Problematic pictures circulated via cell phones


I just read an interesting article covering a topic that is frequently brought to our attention when we speak at conferences – cell phones and sexually-explicit images of teenagers being circulated among peers. The bottom line is that we have got to figure out the best way to get kids to think hard and seriously about the implications of content they create or post or send getting into the wrong hands. It is largely inevitable, but youth naively assume that it will stay private and protected by a small, intended audience. The image started out “as a summertime joke between the ninth-grader and her friends.”  How many of us have taken a picture of ourselves naked – even as a joke?  Wait, don’t answer that.  In keeping with my previous post – this picture could be tagged (with her name? with her contact information?) and shared on one of the numerous photo-sharing and photo-gallery web sites out there, and she would suffer the rest of her life from the humiliation.  Let’s hope law enforcement are able to confiscate every device on which this picture is found, and scrub those flash memory cards and hard drives minty clean.  And let’s try to remind everyone that possession and transmission of this sort of stuff is usually a Class I felony across the United States.


  1. Now don’t get me wrong, child pornography is 100 percent unacceptable. However, there are 10 students being suspended and 20 students total disciplined. I have gotten questionable texts/pics/flicks, mind you it was not child porn, which I didn’t ask for, nor want for that matter. Where some of these students should be made an example of, what about our innocents ‘till proven otherwise. In re Winship, the Supreme Court upheld the standard of proof of beyond a reasonable doubt for juveniles. If someone drops a murder weapon in your trash can, then should you be punished? Where do we draw the line?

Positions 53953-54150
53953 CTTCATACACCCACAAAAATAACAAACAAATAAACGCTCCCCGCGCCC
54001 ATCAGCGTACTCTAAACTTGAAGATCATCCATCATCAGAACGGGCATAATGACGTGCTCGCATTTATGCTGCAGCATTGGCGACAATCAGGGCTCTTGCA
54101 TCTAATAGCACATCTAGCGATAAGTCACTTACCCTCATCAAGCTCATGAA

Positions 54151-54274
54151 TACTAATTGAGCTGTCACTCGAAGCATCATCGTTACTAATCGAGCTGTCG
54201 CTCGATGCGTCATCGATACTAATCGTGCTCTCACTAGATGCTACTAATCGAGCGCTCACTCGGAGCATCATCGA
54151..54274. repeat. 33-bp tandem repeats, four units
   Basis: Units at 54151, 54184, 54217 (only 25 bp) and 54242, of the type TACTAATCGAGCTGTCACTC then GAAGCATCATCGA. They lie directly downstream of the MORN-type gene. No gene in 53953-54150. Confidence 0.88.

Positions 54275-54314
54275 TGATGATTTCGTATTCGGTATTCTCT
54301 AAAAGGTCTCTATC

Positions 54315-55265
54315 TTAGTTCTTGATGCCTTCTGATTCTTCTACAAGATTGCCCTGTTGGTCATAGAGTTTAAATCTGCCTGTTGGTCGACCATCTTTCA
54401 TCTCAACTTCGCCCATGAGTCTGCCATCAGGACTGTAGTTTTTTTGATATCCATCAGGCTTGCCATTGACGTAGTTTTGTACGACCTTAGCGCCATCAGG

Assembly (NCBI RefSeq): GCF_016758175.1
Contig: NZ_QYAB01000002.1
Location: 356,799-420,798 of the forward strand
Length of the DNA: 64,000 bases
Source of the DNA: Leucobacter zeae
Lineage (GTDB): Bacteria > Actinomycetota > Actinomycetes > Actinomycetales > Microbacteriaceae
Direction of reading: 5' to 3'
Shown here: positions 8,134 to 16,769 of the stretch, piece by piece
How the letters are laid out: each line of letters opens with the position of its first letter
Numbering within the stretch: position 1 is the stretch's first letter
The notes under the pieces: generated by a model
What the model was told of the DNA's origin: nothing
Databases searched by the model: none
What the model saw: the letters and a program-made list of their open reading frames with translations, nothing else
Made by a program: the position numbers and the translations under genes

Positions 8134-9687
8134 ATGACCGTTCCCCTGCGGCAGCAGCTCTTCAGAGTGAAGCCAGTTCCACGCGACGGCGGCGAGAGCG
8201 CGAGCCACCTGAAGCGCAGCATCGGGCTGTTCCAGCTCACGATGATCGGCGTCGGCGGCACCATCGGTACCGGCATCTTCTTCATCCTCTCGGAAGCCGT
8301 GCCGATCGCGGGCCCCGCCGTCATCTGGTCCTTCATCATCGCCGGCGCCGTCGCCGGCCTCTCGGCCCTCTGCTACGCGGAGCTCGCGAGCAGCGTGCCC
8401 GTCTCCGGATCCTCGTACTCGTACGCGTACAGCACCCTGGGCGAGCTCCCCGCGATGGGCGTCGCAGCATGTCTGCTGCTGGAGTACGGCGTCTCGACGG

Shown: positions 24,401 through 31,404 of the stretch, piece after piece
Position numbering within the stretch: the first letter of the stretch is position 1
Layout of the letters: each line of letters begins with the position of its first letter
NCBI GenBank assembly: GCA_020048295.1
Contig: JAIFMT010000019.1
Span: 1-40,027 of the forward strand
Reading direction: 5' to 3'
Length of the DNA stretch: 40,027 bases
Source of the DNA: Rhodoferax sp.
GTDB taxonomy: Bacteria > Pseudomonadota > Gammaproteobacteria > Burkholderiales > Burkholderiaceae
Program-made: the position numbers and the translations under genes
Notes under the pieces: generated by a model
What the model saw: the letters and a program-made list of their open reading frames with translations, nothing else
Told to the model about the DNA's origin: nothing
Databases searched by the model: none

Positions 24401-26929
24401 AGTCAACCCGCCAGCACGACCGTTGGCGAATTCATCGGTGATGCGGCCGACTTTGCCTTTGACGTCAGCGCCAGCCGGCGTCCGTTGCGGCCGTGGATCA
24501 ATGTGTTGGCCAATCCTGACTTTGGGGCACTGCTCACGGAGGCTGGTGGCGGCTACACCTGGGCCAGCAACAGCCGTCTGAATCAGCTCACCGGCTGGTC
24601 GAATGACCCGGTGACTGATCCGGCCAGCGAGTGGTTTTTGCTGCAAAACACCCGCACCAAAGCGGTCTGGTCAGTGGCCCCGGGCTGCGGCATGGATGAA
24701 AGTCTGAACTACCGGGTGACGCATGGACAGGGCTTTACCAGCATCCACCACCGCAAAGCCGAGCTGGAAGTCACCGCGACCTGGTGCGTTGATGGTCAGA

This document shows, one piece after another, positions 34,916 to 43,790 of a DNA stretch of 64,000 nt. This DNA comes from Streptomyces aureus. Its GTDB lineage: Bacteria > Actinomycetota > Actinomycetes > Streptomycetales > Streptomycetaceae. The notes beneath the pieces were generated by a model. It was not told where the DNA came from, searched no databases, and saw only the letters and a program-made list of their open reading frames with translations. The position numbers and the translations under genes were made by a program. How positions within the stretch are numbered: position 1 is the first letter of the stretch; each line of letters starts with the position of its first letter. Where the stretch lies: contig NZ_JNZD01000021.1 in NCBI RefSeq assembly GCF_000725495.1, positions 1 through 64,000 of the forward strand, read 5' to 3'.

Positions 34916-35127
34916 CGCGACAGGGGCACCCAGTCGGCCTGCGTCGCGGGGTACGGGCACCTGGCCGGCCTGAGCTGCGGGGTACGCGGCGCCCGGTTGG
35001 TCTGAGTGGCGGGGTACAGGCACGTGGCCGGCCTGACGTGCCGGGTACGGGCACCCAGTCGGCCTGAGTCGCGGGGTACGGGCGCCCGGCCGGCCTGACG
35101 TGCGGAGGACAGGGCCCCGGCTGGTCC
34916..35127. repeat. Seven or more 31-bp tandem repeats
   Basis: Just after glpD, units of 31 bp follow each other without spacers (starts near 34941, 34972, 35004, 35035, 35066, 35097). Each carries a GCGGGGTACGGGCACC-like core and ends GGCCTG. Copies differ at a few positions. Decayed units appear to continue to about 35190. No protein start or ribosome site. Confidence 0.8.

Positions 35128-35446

Yes, this is horrible/unfortunate for the victim…who sent the picture of herself to four different people?? Parenting, I want parenting. They should share this burden of punishment with the students as far as I am concerned. To think that there are students who got this pic dropped into their cell inbox and were not trying to “peer pressure” the victim into sending inappropriate pics, which are going to be punished is wrong. Understanding child pornography is illegal and should be, but what if they deleted it after they saw what the text was? Or that day? Or the next? Where is the line drawn?

  2. Sexting has become a major issue in todays schools and society. Growing up in the 90s and having my very first cell phone in 2002 sexting was never heard of. Now with the enhancement of technology and the creation of todays "smartphones" sexting seems to be the norm. As normal as it is for some to send their friends, boyfriends, girlfriends, etc naked pictures, sexting has become a crime. Young teens are getting arrested for posting pictures and even receiving pictures from others. The problem is not only with the pictures but the lack of knowledge that these teens have regarding the consquences of sexting. I read an article that talked about a 16-year-old boy who is now facing up to seven years in prison for forwarding a nude photo of a 15 year old girl to his friends. Reading this article and many articles on sexting really sadden me that these teens would ruin their lives by forwarding pictures. I think todays teens and kids need to be educated on the risk they are putting themselves in by doing something as simple as forwarding pictures on their cell phones.

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